Interview: Colin Sandon

If you thought the fundamentals of Calculus would never show you the world outside the classroom, you’ve probably never heard of Essex’s Colin Sandon.
In the past year, the 18 year old finished in the top six of the United States Mathematical Olympiad, held in Washington, D.C. and then finished 12th –– a gold medal finish –– at the International Mathematical Olympiad in Madrid, Spain as part of the American team. Sandon’s performance in Madrid was good enough to beat more than 500 of the best high school age mathematicians from 97 countries. USA finished third as a team, behind China and Russia.
One of two Vermonters to finish in the top 12 at the national level this year, Sandon has been participating in math competitions since grade school and has taken six semesters of math at UVM.
How long have you been participating in Math competitions, and what got you started in them?
A while. I originally took the UVM math test in fourth grade –– it’s intended for high schoolers.
What did that involve, what math subjects?
Pretty much math, Geometry and some Algebra.
Was that what got you into math, or was it something else?
Well, I’ve liked math for as long as I can remember. I know there was some incident a long time ago when my father wrote three algebraic equations on the white board and challenged me to solve them. I eventually figured I could add or subtract them and I succeeded.
How old were you then?
How did you do in that first UVM math competition?
Pretty well, I think. In eighth grade I tied for second place.
What were you doing in math at school that early?
In third grade, I had a tutor teach me Algebra and then he taught me Algebra 2 in fourth and fifth grade. In sixth grade I took geometry, in seventh grade my tutor taught me Pre-Calculus and in eighth grade I commuted to Essex High School to take AP Calculus.
Other than being able to take Math courses at Essex and UVM, what were some other advantages or benefits you think you’ve had growing up in here in Vermont?
Primarily, just the willingness of everyone to figure things out. I’ve been able to have a tutor and commute around and everyone’s accepted that and arranged my schedule in such a way that it works.
Who inspired you when you were younger, who did you look up to?
My father, who taught me a bunch, and Mr. Chaffee, my tutor.
What’s your favorite thing about Vermont? Favorite place?
There are a lot of options for that…I really like winter. It snows and the whole world changes its appearance. Plus it makes you appreciate it being warm more.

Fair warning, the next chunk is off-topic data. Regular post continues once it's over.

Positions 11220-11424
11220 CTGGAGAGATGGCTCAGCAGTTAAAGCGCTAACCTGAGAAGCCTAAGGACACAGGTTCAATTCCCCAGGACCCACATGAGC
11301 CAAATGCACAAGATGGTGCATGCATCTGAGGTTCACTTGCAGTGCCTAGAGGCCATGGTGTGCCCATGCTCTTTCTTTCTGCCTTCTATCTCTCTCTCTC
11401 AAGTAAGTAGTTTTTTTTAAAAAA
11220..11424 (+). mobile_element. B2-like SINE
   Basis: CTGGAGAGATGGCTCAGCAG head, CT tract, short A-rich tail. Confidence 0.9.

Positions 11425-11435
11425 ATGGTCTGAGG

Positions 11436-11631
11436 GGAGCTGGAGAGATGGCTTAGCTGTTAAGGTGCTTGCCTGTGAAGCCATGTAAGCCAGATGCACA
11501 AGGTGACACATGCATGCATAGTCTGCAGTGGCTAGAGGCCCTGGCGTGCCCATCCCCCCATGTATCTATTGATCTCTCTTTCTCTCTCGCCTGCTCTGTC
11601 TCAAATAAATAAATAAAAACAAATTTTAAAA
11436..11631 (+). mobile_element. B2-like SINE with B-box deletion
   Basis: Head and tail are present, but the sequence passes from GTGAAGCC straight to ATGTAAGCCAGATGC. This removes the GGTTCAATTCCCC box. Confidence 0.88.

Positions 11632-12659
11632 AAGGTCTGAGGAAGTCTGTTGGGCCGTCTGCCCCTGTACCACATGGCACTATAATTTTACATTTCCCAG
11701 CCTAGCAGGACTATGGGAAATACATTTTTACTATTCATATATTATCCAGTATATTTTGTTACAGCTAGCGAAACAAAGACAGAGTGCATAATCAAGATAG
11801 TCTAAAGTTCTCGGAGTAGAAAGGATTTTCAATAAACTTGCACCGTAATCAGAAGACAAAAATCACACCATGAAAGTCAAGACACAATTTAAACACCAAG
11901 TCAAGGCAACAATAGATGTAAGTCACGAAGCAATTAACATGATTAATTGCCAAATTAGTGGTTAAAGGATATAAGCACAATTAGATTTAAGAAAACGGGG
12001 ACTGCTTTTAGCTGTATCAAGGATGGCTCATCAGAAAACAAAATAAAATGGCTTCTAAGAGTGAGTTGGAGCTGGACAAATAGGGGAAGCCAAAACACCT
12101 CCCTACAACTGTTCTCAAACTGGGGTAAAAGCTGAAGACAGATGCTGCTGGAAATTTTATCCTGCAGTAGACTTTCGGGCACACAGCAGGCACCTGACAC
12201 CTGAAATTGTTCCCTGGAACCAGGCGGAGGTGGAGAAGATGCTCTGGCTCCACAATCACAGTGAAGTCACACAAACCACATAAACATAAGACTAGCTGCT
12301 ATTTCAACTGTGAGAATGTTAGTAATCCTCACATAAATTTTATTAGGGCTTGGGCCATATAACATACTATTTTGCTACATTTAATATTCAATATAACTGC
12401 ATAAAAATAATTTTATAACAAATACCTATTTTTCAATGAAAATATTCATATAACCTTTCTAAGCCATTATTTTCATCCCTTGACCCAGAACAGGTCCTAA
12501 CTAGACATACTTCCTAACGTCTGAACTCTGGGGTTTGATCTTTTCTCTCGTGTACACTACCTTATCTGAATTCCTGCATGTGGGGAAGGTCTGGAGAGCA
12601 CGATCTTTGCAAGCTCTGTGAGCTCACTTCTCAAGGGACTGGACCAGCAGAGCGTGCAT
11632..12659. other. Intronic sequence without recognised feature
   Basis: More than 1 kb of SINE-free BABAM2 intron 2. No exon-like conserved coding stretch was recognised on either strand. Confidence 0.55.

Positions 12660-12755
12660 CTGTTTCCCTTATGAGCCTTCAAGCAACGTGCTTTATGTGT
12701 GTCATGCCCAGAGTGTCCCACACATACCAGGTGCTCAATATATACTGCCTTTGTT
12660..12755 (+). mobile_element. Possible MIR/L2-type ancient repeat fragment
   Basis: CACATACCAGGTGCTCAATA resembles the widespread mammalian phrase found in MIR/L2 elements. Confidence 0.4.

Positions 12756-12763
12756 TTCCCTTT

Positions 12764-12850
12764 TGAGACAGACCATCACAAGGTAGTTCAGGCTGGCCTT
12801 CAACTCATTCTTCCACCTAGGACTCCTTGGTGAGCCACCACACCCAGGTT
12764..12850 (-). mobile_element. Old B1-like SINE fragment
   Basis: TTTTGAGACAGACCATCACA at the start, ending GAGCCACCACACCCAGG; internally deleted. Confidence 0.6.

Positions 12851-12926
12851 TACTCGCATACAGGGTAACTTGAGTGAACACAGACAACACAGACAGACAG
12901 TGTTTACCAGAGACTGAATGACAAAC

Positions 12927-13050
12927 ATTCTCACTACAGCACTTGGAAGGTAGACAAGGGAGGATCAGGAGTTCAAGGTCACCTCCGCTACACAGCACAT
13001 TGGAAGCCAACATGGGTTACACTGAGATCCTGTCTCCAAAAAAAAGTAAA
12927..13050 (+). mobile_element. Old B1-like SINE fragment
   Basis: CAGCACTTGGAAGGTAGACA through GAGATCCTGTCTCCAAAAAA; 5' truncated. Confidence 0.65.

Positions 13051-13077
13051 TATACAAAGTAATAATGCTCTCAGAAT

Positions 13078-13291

What was the International Mathematical Olympiad like? What did you enjoy the most? What was the best thing about Spain?
We all met up at the airport, flew over to Madrid and spent a couple of days adjusting to the time change before the competition started. There were the opening ceremonies, then we did math problems for nine hours. Then we went on some outings while they graded the tests and ended with the closing ceremony.
Was that nine hours of math in one day? How many questions were there? Did you use the whole nine hours?
It was over two days. We had three questions each day. On day one at the end of the time I was trying to fix the mistake I made on problem two. On day two I was still trying to figure out the answer to problem six and not really getting anywhere – so I suppose you could argue that I didn't need all the time, or that I needed more.
What was your favorite part of the trip? Was there any place that took your breath away?
I still haven’t decided. Either the math or getting to play games with all of the participants…Toledo was interesting. It’s a very old city, which gave it a good feel, and El Greco liked to paint there. [Toledo was the original capital of Spain, before Madrid.]
What are some of your favorite things to do in your free time?
Computer programming, reading, computer and video games, card games and any interesting math problems.
Any advice for people wanting to improve their math skills?
Hm. Well, obviously practice. You should probably think about what you’re good at and what you’re not good at – you could get better at using a specific technique or try to find different techniques that work better for you.